5. Suicide Club (2002)
“Suicide Club” was the film that established Sion Sono as a genuine cult filmmaker, chiefly for the introductory scene and the contentious subject it entailed.
At the start of the film, 54 female students throw themselves in front of an oncoming train, in a mass suicide that ends up in a terrifying bloodbath. At the same time, all the TVs in the city continuously show the latest video clip by the ultra-successful girl band Dessart.
Soon after the incident, a suicide wave seizes the whole country, with no clear intent. The police attempt to find the underlying cause with the sole evidence of two rolls made from hundreds of connected human skin pieces. At the same time, a girl whose boyfriend has also committed suicide, tries to find a logical explanation.
What we described in the prologue, about the evolution of the J-Horror genre, materializes in this movie, where Sono produces a terrifying effect without the assistance of the supernatural, simply by taking a social remark concerning the decaying modern society to its extremes. “Suicide Club” manages to place terror in the heart of the spectator even within the simplest lines of its narrative, making films like “Ju On” seem like child’s play.
4. Strange Circus (2005)
If his fans thought that he’d reached his limits of the perverse with “Suicide Club”, they were in for a big surprise. This may be his most disturbing film, dealing with incest, rape, pedophilia and transsexuality, along with many other taboos any regular filmmaker would never dare to touch.
Ozawa Gozo, a school principal, has modified a cello case, opening a peephole on it and he forces his ten-year-old daughter, Mitsuko, to sit inside and watch him and her mother, Sayuri, have sexual intercourse. In the beginning, his spouse does not realize the purpose of the case, but when she does, she’s unable to stop her husband from having his way with her. On the contrary, after awhile, Gozo begins shifting the two, having Sayuri watch him raping Mitsuko.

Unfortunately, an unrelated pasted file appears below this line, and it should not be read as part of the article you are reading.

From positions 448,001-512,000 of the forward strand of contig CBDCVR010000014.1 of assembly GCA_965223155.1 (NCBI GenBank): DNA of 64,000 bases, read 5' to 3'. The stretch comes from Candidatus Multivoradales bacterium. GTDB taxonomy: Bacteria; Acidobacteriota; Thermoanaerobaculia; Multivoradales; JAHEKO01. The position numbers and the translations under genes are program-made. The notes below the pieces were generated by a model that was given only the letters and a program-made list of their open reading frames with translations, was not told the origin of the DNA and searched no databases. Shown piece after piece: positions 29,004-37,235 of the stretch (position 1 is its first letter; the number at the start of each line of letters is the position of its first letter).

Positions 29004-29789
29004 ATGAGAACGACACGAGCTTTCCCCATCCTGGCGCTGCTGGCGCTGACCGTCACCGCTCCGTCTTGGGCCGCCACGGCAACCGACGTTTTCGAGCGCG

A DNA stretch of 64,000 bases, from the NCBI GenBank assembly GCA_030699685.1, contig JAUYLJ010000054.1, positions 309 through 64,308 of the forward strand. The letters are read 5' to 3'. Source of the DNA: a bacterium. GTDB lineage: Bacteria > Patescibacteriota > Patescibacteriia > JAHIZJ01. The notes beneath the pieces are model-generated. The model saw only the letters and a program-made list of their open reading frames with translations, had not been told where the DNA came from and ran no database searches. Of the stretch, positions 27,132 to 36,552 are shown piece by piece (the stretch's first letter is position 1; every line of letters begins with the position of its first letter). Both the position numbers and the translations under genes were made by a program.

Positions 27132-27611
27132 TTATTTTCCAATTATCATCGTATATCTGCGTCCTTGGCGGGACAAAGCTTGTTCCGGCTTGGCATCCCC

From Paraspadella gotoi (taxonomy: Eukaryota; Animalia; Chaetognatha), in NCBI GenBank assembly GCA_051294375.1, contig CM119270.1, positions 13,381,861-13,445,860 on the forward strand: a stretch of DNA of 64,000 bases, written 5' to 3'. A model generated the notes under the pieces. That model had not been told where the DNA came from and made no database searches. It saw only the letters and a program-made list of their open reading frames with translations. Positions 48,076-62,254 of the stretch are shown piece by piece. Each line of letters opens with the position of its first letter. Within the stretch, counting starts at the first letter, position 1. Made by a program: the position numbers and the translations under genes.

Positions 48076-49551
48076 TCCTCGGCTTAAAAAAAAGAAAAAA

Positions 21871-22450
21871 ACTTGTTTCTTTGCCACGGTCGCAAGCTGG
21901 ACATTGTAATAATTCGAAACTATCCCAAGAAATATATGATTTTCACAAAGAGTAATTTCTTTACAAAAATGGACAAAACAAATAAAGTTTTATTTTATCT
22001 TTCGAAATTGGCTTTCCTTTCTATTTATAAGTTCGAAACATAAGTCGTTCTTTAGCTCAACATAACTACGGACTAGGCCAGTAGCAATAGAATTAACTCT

Later, the situation deteriorates further, since Mitsuko begins to enjoy having sex with her father and Sayuri gets jealous of her. This results Sayuri growing violent against her daughter when Gozo isn’t home.
The script then flashes to the future, where Sayuri has become a famous author, although she has to sit in a wheelchair. Her books are actually about her childhood; naturally, toward her publishers, she upholds the notion that what she describes is purely fiction. At some point, one of them hires a new assistant for her, Yuji, who forces the story to take a completely new direction.
Sono paints a canvas in blood red with some of the most extreme characters ever witnessed on film, adds elements of the Grand Guignol theatre, writes an extreme and utterly surreal script, and even composes a haunting score to accompany his grotesque images. Additionally, the production design and the cinematography are quite artful.
Holding on to his usual casting practices, he cast the widely unknown 55-year-old Hiroshi Oguchi as Gozo and brought back Miyazaki Masumi from a 20-year hiatus, giving her a triple role. They reward him by delivering in the most prominent way.
“Strange Circus” is a cruel and arduous watch, but beneath it all resides a true cult masterpiece.
3. Love Exposure (2005)
In this 4-hour cult epic, Sono incorporates elements of adventure, comedy, drama, social satire, parody, romance and soft porn, while dealing with themes like religion, family, love, sex, adolescence, hedonism and guilt, in what came to be one of his most accomplished works.
Yu is a young Christian growing up with his father, Tetsu, who became a fanatical priest after the early death of his wife. Having to confess every single day, Yu has to invent supposed sins to appease his father, who believes it a sin to not have something to confess. When Tetsu finally discovers the truth, Yu decides to commit as many “serious” sins as he can, while searching for a woman to love that fits the Madonna archetype.
Sono’s biggest accomplishment in “Love Exposure” is that he manages to shoot a movie of this length without being boring or tedious. The film’s other virtues include in-depth analysis of the characters and the hilarious mockery of Hong Kong Kung Fu movies and the “Female Convict Scorpion” franchise, not to mention the concept of under-skirt photography.
“Love Exposure” features the nouvelle vague of Japanese cinema, with Takahiro Nishijima, Hikari Mitsushima and Sakura Ando, all of whom went on to significant careers, and the first two actors netting newcomer awards. Sion Sono managed to get the maximum result from them, in terms of acting. It is the most awarded work of Sion Sono, the film that truly established him as an international cult sensation.